Skip to Content

Spectator sport

Football’s still the big boy in the playground – even when the big boys aren’t playing

10 August 2013

9:00 AM

10 August 2013

9:00 AM

It’s been a long, hot, soccerless holiday. There has been football about — the women’s European Championship, for example, and various age-group tournaments, all of which England departed with undue haste — but not the proper stuff. There hasn’t been a tournament where players can ‘put themselves in the shop window’ or prove that they have what it takes ‘at the highest level’ for any club with a fat chequebook and a friendly press.

Youth football, even women’s, is all very well but it doesn’t pay the bills. Men’s professional football is, sadly, the big kid in the playground of sport. When it’s not there we miss it and make up for its absence by talking about it like kids in the run-up to Christmas with a long wishlist who see no reason why we can’t have it all.

So the buzz around the bar and the water-cooler is transfer speculation, a relatively new industry, complete with its own glossary of terms, and  busy even when nothing is happening. Wayne Rooney doesn’t want to stay at Manchester United and Chelsea are in for him. Nothing doing, say United, as Chelsea ‘step up’ interest in the ‘want-away’ striker. United want Cesc Fabregas, but Barcelona say he’s going nowhere, which leaves United with one option: to ‘step up’ their interest in order to ‘test the resolve’ of the Catalan giants. Real Madrid are looking to sign Gareth Bale, but Tottenham say the Welshman is not for sale. Real are said to be prepared to cough up £105 million, which would ‘test the resolve’ of Spurs and potentially give André Villas-Boas a ‘war chest’ to ‘test the resolve’ of Liverpool when it comes to their ‘want-away’ striker, Luis Suarez.


Phew. Well, if Gareth Bale really is worth the £100-odd million that Real are said to have offered, then all the spinach that has been shelled out over the years for assorted Premier League bums seems like a bargain. £35 million from Liverpool for Andy Carroll? Chump change. At these prices you would pay £5 million for his ponytail. £33 million from Manchester City  for Robinho? A snip. £51 million from Chelsea for Fernando Torres? A steal.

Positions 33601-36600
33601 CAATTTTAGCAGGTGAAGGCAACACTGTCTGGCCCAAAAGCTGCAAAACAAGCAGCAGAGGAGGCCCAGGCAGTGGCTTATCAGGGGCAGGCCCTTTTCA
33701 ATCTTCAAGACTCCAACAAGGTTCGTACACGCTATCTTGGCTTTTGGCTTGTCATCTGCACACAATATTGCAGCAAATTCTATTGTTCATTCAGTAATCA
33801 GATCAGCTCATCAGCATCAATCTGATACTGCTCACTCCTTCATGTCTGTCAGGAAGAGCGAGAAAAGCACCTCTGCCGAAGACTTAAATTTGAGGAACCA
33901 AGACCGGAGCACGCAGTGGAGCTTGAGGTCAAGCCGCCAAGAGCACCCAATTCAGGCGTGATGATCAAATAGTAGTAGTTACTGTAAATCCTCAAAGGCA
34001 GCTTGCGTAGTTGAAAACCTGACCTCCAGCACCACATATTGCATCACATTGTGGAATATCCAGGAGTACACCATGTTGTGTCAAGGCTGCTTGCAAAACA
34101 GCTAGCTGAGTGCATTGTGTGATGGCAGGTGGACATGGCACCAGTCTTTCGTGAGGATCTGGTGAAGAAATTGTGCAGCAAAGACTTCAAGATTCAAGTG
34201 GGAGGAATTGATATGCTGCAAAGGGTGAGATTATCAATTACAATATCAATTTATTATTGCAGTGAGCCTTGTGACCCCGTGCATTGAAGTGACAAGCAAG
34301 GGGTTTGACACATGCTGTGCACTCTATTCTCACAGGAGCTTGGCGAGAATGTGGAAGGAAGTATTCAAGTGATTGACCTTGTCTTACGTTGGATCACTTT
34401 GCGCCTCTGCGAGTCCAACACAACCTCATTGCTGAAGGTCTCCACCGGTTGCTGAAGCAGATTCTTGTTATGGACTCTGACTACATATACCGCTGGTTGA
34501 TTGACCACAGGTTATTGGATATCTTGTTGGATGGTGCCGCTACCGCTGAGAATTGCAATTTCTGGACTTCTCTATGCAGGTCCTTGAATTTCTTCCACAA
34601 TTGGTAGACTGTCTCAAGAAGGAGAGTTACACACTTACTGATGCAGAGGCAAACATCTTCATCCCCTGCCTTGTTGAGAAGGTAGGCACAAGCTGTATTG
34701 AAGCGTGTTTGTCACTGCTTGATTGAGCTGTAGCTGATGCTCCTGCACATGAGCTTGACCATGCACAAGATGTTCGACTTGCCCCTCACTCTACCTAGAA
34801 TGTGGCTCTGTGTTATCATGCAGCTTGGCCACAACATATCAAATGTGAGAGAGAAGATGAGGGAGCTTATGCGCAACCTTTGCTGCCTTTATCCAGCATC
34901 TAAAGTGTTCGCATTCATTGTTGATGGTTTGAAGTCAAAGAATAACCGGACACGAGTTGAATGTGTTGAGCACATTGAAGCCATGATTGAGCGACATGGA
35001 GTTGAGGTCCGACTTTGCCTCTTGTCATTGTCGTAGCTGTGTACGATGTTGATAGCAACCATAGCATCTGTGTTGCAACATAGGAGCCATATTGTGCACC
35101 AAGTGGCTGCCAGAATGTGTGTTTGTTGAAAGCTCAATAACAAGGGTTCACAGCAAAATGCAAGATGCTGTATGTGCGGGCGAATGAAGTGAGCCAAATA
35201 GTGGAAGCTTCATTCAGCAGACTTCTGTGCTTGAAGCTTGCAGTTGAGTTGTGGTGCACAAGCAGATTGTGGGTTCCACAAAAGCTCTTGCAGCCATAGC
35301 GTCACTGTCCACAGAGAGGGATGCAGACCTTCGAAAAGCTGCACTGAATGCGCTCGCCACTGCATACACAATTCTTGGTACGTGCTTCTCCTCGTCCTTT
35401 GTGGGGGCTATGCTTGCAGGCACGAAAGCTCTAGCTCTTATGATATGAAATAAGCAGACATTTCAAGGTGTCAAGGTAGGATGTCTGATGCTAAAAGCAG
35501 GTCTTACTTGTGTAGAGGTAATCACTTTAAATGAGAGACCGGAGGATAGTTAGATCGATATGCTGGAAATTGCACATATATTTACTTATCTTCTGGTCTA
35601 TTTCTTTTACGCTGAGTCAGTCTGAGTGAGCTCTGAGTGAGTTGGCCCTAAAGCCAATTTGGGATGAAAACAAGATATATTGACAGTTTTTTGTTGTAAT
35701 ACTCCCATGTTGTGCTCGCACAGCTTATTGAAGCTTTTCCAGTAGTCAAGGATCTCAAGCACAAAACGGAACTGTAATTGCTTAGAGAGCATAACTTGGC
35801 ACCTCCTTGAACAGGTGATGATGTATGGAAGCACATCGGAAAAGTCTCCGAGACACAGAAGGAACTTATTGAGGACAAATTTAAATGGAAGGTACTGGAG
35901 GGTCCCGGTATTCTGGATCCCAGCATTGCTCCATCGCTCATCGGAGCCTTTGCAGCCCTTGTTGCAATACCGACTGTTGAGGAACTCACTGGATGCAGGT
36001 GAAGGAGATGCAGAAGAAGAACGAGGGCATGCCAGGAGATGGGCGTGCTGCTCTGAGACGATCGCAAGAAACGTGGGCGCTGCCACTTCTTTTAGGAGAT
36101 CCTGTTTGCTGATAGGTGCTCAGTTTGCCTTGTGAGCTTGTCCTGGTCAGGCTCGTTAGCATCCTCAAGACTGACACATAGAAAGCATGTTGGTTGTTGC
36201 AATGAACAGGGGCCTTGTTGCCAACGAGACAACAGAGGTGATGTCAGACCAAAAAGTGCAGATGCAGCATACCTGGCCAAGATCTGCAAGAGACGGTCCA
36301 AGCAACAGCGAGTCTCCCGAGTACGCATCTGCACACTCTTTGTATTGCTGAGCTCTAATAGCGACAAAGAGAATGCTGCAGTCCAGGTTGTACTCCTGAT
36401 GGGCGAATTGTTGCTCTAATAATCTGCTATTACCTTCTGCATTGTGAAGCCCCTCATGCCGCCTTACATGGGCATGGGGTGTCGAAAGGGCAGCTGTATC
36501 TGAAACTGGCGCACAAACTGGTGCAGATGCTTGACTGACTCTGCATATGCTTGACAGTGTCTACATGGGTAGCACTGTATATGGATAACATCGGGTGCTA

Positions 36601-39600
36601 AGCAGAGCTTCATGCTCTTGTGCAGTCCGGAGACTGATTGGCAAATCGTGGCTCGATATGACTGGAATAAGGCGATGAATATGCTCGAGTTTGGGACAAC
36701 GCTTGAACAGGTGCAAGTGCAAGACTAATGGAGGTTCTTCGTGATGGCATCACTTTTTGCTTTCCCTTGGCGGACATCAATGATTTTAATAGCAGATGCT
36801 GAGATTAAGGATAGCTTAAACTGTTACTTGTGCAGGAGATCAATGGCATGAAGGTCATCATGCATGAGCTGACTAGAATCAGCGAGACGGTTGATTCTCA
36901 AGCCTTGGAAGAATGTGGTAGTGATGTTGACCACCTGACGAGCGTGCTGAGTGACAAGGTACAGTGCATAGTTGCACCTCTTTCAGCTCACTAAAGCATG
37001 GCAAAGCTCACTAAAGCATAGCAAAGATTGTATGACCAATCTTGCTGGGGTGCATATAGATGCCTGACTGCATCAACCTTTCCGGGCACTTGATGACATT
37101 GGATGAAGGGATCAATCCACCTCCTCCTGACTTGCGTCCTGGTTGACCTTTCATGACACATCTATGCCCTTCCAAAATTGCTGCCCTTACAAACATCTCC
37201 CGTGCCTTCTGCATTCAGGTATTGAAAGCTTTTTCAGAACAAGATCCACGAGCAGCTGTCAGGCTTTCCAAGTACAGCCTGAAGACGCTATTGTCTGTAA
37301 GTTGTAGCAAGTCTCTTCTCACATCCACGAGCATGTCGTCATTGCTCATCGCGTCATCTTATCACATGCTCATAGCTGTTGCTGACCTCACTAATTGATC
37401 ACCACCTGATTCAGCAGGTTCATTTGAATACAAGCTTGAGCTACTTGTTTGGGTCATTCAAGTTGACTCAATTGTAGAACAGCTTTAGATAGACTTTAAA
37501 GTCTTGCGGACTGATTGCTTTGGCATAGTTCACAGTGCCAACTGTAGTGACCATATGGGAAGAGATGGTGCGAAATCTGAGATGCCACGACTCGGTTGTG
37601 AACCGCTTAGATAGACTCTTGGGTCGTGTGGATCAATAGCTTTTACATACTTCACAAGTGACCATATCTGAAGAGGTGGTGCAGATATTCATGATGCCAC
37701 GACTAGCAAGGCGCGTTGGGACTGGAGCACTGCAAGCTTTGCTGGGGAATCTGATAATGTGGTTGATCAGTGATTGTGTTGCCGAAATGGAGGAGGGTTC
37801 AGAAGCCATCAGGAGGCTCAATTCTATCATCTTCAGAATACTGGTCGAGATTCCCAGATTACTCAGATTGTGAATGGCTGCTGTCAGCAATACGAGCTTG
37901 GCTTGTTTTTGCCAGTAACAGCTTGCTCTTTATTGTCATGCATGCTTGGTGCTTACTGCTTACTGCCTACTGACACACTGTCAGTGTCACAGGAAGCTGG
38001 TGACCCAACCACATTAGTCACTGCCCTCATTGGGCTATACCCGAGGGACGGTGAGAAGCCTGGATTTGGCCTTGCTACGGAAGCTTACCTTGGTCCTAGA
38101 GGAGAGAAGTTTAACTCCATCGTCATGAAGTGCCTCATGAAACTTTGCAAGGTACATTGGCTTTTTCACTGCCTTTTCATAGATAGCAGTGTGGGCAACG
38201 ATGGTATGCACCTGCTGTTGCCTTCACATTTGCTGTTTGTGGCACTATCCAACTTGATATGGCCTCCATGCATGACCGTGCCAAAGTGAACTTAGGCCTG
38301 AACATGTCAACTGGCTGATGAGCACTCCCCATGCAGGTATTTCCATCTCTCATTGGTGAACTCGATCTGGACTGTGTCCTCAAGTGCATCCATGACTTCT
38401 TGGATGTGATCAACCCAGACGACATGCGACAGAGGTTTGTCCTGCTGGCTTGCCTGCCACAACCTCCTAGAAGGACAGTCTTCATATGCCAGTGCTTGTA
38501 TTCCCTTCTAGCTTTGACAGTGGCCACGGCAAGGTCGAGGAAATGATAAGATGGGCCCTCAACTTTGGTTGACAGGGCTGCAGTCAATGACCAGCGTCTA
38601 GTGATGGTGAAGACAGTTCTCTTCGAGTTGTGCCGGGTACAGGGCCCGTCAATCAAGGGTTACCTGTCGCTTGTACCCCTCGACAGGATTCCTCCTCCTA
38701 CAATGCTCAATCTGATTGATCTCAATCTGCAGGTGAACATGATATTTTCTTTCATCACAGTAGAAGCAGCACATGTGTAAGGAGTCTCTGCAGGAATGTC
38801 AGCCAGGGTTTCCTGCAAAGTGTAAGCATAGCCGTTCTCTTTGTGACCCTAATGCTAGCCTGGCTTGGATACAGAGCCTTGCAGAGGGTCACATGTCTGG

Still, good old Gareth. He can have a hopeful belt from 28 yards with a few minutes to go, and given a bit of a dip it could go in. That must be worth a hundred mill or so. It’s only three years since Harry Redknapp put Bale on the market for £3 million, which may say more about ’Arry than anything else.

You’ve got to feel sorry for poor old Arsène Wenger, of course. All those years of spending nothing — a fascinating survey in the Observer the other day showed that the Gunners’ average spend on a player, at £13 million, was about a third of Real Madrid’s, at £38 million — and now he’s committed to spending £50 million on a snarling, biting, psychopathic Uruguayan, who’s also a pretty good player.

And nothing has yet actually happened. Big clubs want to sign big players as a ‘statement of intent’ and those big players want to be the big kid on campus at whichever club signs them… if they sign them, which they haven’t.

It was almost tragic that Lewis Hamilton chose to dedicate his victory in the Hungarian Grand Prix to his ex-girlfriend. Slightly less high-profile, but no less tragic, was his tweet last week which read, ‘Yo, I used to wake up to the most beautiful woman in the world & now look what I wake up to… balls…’ This was accompanied by a photo of Roscoe, his overexposed bulldog, overexposing himself on Hamilton’s bed. Roscoe has his own pass to all the grands prix, travels by private jet and has had more written about him than some Formula One drivers. While I’m not an expert relationship counsellor, Hamilton might want to consider the link between the absence of Nicole Scherzinger in his life and the presence of a shameless and overpampered dog in his bed.

Roger Alton is an executive editor at the Times.

Subscribe to The Spectator today for a quality of argument not found in any other publication. Get more Spectator for less – just £12 for 12 issues.


Show comments

Comments

The Spectator Comment Policy

Please read our Comment Policy before commenting.

Close